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I have several sets of radio buttons on a form - they all need to be independent (in pairs). When a set called "time" are selected I need 'Yes' to show <p> and no to leave it hidden. I have set <p> as hidden using CSS and the below code works on 1 set of radio buttons however when I start adding the others in I don't want selecting 'Yes' on this first set to show all <p> across the from (to differentiate <p> I will be calling them <p1>, <p2> etc...

How do I name the radio buttons in the below script to only affect the

with the 'time' radio buttons are selected.

<script>
$(document).ready(function(){
    $(":radio:eq(0)").click(function(){
        $("p").show();
    });

    $(":radio:eq(1)").click(function(){
        $("p").hide();
    });
});
</script>

HTML is:

 Can we call Ph before 9am: 
<input type="radio" name="9am" value="Yes">Yes
<input type="radio" name="9am" value="No">No<br>
<p class="hidden">Yes We can call Ph before 9am</p>

UPDATE **

What I don't understand is how the jQuery knows that I am referencing this specific set of radio buttons (and when I add another set how it will know I am specifically referencing them). Do I not need to include a 'name' of the radio buttons in the jQuery for each set of radio buttons to differentiate them from each other?

FURTHER UPDATE **

<script>
$(document).ready(function(){
    $(":radio:eq(0)").click(function(){
        $("p").show();
    });
    $(":radio:eq(1)").click(function(){
        $("p").hide();
    });
});
</script>

HTML

 Can we call Ph before 9am: 
<input type="radio" name="9am" value="Yes">Yes
<input type="radio" name="9am" value="No">No<br>
<p class="hidden">Yes We can call Ph before 9am</p><br>

Vulnerability:
<input type="radio" name="vulnerabille" value="Yes">Yes
<input type="radio" name="vulnerable" value="No">No<br>
<p class="vulnerability">What is the vulnerability:</h1><br>

CSS

<style>
p.hidden {display:none;}
h1.hidden {display:none;}
</style>

I have updated the code so you have a better idea of what I am trying to do.

At the moment when I click Yes on either set of radio buttons they both have the same affect over both <p> sections. I only want the radio button to affect the <p> directly beneath it.

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1  
And what does this HTML look like; please show us a minimal example of your HTML structure so we can see what's going on. And a live demo is always helpful. –  David Thomas Sep 4 '13 at 17:50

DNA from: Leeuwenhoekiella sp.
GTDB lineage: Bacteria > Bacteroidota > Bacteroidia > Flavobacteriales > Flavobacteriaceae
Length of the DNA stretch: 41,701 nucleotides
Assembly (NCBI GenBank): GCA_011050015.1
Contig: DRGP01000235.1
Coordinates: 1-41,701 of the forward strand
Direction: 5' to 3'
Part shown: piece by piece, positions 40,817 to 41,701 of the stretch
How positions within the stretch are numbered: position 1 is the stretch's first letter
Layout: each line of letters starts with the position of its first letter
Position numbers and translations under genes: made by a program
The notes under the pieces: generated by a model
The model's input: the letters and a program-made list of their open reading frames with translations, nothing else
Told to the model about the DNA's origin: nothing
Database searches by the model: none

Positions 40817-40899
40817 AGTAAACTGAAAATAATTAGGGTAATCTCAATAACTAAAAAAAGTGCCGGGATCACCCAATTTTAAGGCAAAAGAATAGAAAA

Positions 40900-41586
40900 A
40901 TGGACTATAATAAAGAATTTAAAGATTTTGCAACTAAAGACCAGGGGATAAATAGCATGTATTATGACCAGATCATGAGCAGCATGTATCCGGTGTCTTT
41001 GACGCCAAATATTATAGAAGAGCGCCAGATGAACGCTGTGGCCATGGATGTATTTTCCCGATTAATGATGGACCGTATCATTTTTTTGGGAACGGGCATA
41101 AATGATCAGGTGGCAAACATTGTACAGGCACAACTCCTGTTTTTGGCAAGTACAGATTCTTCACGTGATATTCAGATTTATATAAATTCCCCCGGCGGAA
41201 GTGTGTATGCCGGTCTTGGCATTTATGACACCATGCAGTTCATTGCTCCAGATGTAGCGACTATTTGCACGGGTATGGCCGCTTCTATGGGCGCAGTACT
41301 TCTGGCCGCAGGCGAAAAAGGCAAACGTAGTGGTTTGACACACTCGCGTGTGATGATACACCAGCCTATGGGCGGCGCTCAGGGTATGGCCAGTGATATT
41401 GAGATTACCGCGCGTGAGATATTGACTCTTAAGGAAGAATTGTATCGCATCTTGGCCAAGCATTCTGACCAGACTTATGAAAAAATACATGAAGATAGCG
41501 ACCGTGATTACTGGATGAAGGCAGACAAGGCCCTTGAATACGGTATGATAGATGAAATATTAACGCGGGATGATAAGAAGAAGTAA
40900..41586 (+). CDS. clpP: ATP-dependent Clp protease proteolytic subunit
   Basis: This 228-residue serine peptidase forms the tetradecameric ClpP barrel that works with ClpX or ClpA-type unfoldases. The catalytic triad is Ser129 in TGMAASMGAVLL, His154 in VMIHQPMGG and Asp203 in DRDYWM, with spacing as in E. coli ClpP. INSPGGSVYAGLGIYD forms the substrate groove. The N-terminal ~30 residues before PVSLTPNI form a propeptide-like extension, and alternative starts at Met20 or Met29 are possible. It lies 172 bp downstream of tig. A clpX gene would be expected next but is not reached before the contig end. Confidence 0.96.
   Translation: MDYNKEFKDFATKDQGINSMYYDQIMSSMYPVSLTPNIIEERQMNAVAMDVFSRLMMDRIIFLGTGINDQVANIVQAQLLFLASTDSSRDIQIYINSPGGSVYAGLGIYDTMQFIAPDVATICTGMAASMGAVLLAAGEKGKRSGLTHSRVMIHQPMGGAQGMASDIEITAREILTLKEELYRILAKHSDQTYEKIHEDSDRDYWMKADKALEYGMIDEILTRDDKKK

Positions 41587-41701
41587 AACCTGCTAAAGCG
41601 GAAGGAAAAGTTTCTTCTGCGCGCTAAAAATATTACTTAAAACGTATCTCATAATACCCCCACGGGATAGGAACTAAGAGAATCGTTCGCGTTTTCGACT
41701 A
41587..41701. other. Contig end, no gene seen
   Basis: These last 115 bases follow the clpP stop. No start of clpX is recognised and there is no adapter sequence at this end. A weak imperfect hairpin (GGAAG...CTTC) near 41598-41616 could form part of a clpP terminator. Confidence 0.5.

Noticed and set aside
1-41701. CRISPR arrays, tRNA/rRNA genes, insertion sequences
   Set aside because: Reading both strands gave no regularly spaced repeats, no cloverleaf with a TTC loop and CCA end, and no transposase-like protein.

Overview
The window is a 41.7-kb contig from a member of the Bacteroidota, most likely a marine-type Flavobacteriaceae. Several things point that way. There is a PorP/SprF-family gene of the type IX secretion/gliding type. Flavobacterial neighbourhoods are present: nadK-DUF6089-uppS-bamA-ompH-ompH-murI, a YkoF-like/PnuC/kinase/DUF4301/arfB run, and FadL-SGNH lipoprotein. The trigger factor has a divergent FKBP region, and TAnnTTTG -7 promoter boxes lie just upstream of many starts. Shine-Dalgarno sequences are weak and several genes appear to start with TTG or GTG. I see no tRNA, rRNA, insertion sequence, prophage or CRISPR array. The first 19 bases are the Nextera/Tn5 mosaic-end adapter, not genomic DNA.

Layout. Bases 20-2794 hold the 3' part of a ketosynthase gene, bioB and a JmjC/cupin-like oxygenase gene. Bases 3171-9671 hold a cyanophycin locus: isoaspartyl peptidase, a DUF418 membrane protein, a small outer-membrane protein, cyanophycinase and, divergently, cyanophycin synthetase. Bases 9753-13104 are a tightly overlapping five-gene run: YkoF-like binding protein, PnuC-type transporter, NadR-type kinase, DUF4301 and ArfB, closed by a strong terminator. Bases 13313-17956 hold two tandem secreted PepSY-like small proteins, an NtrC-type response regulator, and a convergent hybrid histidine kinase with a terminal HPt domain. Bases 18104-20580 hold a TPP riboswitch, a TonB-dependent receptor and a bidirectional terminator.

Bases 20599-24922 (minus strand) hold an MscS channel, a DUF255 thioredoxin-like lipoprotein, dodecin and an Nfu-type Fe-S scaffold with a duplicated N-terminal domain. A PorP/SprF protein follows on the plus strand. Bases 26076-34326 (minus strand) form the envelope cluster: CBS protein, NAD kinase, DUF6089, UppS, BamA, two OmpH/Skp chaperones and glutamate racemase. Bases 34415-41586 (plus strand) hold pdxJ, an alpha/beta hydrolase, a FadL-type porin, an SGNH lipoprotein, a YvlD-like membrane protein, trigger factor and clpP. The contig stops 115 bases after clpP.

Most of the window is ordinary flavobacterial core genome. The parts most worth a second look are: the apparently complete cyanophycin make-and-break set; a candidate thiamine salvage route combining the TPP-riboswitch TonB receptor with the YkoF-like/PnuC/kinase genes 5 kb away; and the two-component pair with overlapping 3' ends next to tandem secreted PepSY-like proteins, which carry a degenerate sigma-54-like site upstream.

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4 Answers

One approach, to work with your HTML as-written, is as follows:

$('input[type="radio"]').change(function () {
    $(this).nextAll('p.hidden').first().toggle(this.value == 'Yes');
}).change();

JS Fiddle demo.

A slightly improved HTML, in that it allows for the user to click the text labelling the elements, since that text (and the input are both wrapped in a label element) is as follows:

<div class="question">
    <label>
    <input type="radio" name="9am" value="Yes" />Yes
    </label>
    <label>
    <input type="radio" name="9am" value="No" checked />No
    </label>
    <br />
    <p class="hidden">Yes We can call Ph before 9am</p>
</div>
<div class="question">
    <label>
    <input type="radio" name="10am" value="Yes" />Yes
    </label>
    <label>
    <input type="radio" name="10am" value="No" checked />No
    </label>
    <br />
    <p class="hidden">Yes We can call Ph before 10am</p>
</div>

Which works with the jQuery:

$('input[type="radio"]').change(function () {
    $(this).closest('div.question').find('p.hidden').toggle(this.value == 'Yes');
}).change();

JS Fiddle demo.

References:

share|improve this answer
    
Well done, uses classes, the values of the current radio and seems pretty efficient.(+ for the improved HTML version) –  Mark Schultheiss Sep 4 '13 at 20:38
    
Thanks for the help David - I have seen it working on JS Fiddle demo but still cant seem to get it working. I am still using the p.hidded {display:none;} CSS for this - is that correct? I noticed on your demo that there was no CSS so is this what is still causing me problems? –  Tom36 Sep 4 '13 at 21:20
    
Thanks David but this still isnt working for me for some reason - I dont know why!! I am still using the same CSS as in my code above - could this be a problem? I can see that there is no CSS in the JS Fiddle demo that you have for me. Any further advice on this would be great. Thanks –  Tom36 Sep 4 '13 at 21:27
    
Why not show me what you're trying, in your own demo? The one thing I omit from the demo is wrapping the above jQuery: $(document).ready(function(){ /* code goes between these curly-braces */ }); Otherwise, are there any errors in your browser's JavaScript console (usually ctrl+shift+i, or F12 in your browser). –  David Thomas Sep 4 '13 at 21:48